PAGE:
Genre Actor, Anton Yelchin, Dead at 27
Anton Yelchin, the talented young actor who has gained notoriety in Hollywood after appearing in films such as Terminator Salvation and the rebooted Star Trek, has died following a freak automobile accident early Sunday morning. In addition to filling the younger shoes of roles from those franchises, he headlined the 2011 remake of Fright Night, and appeared in a slew of other well-respected films, included Like Crazy and aLPHA dOG.
He will next appear in Star Trek Beyond later this summer, and will be the lead voice actor for Guillermo Del Toro’s first family-friendly animated series Trollhunters. He was a hard-working and committed actor, and his sudden passing made waves on social media.
As a movie fan, I regret not seeing much of this young man’s work, and that is something I will try to remedy soon. It was clear that he he picked his projects carefully and committed himself to each performance. One can only wonder what might have been, and what his career might have looked like in the coming years if not for this tragic accident. While I certainly have a lot of films to watch to see Yelchin’s range as an actor, I enjoyed him in the rebooted Star Trek as well as Terminator Salvation.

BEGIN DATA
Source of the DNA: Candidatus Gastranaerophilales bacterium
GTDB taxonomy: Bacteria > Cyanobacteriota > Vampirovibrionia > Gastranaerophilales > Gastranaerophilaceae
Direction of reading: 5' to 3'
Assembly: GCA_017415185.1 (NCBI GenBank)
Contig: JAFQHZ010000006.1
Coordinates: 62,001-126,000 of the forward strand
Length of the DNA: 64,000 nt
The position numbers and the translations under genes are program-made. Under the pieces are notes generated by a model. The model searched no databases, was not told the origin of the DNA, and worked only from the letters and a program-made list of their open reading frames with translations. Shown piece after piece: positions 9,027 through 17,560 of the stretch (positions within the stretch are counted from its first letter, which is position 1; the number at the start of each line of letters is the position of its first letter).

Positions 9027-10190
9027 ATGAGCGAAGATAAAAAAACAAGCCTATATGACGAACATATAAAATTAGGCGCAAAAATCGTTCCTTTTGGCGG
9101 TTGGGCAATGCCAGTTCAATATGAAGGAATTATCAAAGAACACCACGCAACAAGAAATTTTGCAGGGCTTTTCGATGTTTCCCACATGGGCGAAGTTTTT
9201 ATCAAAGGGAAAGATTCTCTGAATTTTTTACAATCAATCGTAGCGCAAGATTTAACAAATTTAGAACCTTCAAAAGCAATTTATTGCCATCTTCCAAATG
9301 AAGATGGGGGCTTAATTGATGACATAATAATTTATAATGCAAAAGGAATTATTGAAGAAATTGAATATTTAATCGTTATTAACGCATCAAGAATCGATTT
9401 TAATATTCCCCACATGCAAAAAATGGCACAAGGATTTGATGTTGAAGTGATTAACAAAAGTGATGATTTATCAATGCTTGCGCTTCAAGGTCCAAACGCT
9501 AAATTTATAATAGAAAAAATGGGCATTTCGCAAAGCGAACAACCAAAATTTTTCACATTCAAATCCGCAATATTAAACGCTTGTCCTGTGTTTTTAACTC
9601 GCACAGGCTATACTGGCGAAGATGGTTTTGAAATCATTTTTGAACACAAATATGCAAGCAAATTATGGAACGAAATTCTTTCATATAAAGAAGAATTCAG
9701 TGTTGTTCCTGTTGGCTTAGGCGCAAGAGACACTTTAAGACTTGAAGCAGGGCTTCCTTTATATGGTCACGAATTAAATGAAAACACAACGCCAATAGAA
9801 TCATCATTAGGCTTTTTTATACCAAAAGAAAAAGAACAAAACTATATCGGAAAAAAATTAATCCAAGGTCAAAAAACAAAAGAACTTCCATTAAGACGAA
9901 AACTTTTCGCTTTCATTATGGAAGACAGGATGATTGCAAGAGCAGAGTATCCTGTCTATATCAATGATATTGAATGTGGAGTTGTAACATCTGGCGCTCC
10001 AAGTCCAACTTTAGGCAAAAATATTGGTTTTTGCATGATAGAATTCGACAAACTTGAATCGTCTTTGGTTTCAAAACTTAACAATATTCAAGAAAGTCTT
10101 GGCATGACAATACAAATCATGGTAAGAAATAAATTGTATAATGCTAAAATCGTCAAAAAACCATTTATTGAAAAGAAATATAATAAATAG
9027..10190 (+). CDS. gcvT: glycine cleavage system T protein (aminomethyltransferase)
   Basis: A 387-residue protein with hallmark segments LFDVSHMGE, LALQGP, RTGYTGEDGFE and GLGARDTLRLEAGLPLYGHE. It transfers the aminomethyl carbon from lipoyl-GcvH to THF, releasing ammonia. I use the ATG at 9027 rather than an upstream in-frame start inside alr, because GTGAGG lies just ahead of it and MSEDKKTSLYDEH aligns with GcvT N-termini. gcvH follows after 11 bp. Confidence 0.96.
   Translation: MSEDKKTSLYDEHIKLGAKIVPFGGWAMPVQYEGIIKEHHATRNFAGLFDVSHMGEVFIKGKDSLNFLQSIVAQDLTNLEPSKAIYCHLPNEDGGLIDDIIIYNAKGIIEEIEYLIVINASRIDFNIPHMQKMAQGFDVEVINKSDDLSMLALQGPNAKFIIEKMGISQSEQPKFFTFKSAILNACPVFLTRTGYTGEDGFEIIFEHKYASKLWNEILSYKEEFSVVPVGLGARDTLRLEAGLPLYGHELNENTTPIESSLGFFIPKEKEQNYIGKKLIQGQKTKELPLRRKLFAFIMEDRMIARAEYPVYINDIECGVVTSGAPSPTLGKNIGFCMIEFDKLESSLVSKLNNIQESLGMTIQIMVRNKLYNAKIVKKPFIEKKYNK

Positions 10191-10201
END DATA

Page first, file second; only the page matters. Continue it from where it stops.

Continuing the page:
In Salvation, he had the impossible challenge of playing a younger version of Kyle Reese, who was previously played to perfection by Michael Beihn. While it took me some time to come to terms with his performance as something more than a mere impression, he really acquitted himself well, and truly “got” the essence of the character, bringing some grit to the role that allowed it to transcend a mere imitation.
His portrayal of Ensign Pavel Chekov was more comical, and some of that comic mileage was drawn from the fact it was an impression. Despite looking very different from original Chekhov actor Walter Keonig, Yelchin worked hard to sound exactly like him, and that was what made it funny, particularly when performing a scene where his “v’s” come out sounding like “w’s”. What really set Yelchin’s version of character apart from Koenig’s was his fierce determination. Despite being so young, and given so much to do on the Enterprise, he had a can-do attitude that any father would want their son to have at their first job. Watch the films again, and you’ll see that a great deal of nice and rather understated humor in those films comes from Yelchin’s version of Chekhov just trying to do the best job he can. There’s a great moment in the first film where a superior alien vessel has its weapons trained on the Enterprise, and Chekhov is told to take the conn: his obvious apprehension is quelled by his desire to just what he’s told, and Yelchin’s comic timing in that scene, is dead on. He made the most of a small part, and maybe that’s harder to pull off than winning Oscars for meatier, more substantial role.
He was one of the most promising young actors working today, who was lost at the height of his powers.